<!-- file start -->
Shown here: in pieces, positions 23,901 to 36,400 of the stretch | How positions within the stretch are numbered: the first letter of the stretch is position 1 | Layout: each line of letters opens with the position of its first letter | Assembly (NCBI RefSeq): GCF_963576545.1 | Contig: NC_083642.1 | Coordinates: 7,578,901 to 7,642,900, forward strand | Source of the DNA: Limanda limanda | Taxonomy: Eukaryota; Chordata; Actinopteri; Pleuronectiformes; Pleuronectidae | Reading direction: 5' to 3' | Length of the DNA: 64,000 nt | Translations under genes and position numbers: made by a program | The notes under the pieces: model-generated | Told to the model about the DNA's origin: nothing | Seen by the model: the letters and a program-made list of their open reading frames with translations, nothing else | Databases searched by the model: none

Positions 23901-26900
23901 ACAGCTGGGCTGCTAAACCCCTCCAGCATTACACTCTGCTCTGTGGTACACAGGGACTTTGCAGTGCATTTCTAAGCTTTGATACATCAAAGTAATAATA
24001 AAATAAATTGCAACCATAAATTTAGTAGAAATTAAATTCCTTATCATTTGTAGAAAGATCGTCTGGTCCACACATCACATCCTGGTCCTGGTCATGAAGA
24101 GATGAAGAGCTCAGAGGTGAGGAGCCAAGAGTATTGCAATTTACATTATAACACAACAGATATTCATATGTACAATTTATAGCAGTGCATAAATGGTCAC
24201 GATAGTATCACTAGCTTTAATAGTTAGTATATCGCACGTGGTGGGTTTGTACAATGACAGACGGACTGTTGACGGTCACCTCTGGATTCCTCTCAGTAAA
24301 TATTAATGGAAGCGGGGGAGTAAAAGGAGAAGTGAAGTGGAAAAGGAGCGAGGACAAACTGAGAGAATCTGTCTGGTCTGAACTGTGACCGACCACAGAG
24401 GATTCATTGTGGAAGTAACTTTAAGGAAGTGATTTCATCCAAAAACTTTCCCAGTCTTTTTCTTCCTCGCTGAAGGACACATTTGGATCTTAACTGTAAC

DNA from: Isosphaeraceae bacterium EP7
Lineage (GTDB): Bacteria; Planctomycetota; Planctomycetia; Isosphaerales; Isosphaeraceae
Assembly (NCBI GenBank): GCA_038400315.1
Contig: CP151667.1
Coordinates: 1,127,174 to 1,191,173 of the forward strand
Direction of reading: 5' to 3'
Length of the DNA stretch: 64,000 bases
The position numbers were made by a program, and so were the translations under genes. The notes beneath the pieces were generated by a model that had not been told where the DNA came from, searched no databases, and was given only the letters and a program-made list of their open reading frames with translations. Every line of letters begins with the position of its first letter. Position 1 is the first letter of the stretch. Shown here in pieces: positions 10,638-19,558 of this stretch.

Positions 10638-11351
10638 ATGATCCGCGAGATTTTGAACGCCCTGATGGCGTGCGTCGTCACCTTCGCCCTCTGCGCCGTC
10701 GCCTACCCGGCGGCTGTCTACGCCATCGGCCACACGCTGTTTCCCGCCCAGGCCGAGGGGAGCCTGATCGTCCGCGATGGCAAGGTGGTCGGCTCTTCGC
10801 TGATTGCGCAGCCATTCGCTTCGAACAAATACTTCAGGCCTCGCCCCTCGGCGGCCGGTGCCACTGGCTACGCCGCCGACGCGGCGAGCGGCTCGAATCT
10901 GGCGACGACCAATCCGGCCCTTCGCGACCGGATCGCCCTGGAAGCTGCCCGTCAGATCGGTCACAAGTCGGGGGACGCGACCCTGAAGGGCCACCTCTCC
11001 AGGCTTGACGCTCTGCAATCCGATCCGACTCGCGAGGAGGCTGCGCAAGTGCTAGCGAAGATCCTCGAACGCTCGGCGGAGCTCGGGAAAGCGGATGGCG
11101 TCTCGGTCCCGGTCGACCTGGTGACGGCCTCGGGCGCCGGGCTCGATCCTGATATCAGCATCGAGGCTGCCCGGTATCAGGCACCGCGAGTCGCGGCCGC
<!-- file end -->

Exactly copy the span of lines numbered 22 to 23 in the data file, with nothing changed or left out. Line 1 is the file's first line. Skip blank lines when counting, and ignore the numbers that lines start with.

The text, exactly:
11001 AGGCTTGACGCTCTGCAATCCGATCCGACTCGCGAGGAGGCTGCGCAAGTGCTAGCGAAGATCCTCGAACGCTCGGCGGAGCTCGGGAAAGCGGATGGCG
11101 TCTCGGTCCCGGTCGACCTGGTGACGGCCTCGGGCGCCGGGCTCGATCCTGATATCAGCATCGAGGCTGCCCGGTATCAGGCACCGCGAGTCGCGGCCGC